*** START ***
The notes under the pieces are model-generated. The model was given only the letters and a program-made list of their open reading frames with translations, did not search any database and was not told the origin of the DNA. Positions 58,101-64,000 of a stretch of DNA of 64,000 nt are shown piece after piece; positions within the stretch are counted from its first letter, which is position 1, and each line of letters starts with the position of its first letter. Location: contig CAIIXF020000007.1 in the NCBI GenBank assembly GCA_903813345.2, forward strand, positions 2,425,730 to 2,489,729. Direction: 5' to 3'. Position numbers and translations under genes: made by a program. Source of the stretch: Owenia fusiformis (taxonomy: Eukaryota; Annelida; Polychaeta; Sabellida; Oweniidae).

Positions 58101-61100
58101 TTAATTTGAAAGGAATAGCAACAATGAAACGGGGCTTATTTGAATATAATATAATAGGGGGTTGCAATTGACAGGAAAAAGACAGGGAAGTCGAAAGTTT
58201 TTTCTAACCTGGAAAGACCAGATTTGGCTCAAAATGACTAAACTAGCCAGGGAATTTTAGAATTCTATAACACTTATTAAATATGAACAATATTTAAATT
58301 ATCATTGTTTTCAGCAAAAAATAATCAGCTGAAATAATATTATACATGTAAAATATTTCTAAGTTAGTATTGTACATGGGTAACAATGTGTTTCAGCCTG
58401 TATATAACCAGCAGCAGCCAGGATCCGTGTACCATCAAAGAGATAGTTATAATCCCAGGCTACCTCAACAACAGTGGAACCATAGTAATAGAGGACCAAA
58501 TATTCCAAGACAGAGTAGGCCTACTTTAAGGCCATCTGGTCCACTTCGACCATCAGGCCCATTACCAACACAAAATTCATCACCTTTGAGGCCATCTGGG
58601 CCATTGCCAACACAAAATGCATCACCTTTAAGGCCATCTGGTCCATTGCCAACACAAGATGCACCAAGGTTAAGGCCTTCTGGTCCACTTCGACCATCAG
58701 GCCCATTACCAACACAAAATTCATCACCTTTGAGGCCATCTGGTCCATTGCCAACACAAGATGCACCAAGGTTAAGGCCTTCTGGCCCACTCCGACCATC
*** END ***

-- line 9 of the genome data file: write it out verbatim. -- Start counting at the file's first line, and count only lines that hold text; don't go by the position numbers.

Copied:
58701 GCCCATTACCAACACAAAATTCATCACCTTTGAGGCCATCTGGTCCATTGCCAACACAAGATGCACCAAGGTTAAGGCCTTCTGGCCCACTCCGACCATC